CSIRO boss Larry Marshall is not backing down from his decision to scale back the organisation’s climate division despite a widespread backlash.
Dr Marshall told the ABC on Thursday he feels like an “early climate scientist in the `70s fighting against the oil lobby” in trying to explain the restructure.
“For [a reversal of the changes] to happen, someone’s going to have to convince me that measuring and modelling is far more important than mitigation — and at this point you know, none of my leadership believe that,” he said.
Dr Marshall said there was so much emotion in the climate debate that it sounded “more like religion than science”.
“I’ve been told by some extreme elements that they’ve put me at the top of the climate deniers list and what perplexes me is how saying that we’re going to shift more resources to mitigation — i.e. doing something to address climate change versus just measuring and modelling it — I don’t see how that makes me a climate denier.”
The planned changes have drawn the ire of thousands of international climate scientists who have signed an open letter urging the CSIRO to reconsider them. The head of the World Meteorological Organisation’s Climate Research Program has also taken aim at the CSIRO’s changes.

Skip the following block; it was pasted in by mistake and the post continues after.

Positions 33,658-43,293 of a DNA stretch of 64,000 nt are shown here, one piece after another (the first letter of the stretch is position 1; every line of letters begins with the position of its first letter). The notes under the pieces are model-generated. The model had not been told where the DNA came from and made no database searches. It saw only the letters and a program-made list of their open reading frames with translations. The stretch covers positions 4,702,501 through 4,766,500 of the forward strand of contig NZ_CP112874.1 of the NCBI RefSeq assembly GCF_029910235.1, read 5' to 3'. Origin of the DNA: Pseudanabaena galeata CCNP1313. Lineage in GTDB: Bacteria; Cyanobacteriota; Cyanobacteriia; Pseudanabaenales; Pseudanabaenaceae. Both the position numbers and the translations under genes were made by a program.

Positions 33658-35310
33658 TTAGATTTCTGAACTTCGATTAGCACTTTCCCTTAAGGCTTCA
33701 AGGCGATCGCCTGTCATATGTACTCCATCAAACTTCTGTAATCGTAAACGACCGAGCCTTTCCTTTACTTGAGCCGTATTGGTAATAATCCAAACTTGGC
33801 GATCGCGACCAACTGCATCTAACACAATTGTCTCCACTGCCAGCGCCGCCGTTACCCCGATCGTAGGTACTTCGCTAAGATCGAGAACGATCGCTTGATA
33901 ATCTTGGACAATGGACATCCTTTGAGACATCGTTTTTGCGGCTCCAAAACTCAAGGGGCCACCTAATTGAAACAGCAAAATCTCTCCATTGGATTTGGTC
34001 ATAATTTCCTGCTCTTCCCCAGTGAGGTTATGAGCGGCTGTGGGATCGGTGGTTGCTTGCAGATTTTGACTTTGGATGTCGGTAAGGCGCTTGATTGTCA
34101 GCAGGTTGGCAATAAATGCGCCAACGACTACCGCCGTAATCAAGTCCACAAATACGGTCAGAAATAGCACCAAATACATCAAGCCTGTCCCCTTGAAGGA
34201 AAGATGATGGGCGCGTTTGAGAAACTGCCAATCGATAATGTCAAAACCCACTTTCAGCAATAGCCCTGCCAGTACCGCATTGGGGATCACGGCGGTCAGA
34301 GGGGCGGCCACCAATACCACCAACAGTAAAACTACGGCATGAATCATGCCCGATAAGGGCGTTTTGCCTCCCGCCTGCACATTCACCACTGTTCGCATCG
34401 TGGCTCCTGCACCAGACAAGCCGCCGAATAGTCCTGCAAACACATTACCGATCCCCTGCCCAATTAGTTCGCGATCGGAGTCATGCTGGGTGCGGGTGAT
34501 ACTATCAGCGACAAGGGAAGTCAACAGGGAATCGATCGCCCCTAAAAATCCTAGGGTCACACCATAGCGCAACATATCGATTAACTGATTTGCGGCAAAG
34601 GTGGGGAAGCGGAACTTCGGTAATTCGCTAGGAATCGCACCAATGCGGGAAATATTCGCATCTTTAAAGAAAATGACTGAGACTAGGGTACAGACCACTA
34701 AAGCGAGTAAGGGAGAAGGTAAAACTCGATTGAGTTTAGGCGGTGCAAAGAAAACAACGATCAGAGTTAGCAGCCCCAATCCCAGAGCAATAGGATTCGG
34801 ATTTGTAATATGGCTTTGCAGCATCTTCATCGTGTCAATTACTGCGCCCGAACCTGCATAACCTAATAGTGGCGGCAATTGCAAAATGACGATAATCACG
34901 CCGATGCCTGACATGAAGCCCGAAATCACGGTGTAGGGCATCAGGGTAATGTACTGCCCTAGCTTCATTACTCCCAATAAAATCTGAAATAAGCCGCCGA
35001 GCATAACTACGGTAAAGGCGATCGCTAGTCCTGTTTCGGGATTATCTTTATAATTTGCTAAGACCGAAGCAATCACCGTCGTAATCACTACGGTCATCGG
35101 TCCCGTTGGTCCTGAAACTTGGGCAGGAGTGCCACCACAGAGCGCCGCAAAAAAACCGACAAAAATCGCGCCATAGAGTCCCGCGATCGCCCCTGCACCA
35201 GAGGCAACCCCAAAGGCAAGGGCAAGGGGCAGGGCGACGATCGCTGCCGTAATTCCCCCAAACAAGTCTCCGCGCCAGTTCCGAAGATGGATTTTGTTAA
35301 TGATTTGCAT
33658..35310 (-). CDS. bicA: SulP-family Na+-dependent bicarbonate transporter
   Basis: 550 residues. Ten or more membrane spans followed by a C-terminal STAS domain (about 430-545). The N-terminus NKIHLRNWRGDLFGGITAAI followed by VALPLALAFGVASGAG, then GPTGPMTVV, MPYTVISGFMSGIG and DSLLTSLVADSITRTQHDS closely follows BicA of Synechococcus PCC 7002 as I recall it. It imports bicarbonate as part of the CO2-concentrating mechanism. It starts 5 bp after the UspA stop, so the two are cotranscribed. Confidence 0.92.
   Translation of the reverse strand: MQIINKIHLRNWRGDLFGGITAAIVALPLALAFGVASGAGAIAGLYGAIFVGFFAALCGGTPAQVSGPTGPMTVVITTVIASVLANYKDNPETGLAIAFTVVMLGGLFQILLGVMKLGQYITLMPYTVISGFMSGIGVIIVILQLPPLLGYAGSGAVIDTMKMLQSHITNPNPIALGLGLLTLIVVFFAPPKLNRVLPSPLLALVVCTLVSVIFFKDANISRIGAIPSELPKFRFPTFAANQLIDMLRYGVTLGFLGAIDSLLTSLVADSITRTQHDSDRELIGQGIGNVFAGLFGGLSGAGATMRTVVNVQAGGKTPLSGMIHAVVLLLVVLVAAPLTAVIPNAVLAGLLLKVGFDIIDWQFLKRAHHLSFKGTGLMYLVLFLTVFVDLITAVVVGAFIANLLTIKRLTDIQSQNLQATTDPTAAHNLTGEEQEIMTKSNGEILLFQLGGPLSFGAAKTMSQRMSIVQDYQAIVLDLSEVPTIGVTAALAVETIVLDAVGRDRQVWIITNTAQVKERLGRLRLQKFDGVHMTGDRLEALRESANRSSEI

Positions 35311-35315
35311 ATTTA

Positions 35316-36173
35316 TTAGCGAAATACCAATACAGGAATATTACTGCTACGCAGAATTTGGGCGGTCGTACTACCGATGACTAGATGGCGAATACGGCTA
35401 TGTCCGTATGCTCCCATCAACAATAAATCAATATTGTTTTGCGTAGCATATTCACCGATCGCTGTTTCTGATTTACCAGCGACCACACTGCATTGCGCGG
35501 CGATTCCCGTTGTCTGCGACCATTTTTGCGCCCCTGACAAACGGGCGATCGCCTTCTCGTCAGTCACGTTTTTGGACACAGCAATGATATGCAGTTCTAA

“Normally as a UN agency we would never intervene or interfere like this, but this is just so startling and so devastating that we have to take this stand,” director Dr Dave Carlson said.
It follows a veiled swipe from Australia’s new chief scientist Alan Finkel, who told a Senate estimates hearing on Wednesday the country needed a “continuous and highly effective commitment to climate science” to meet both national and international commitments.
Dr Marshall will front a Senate estimates hearing in Canberra on Thursday to further explain the restructure.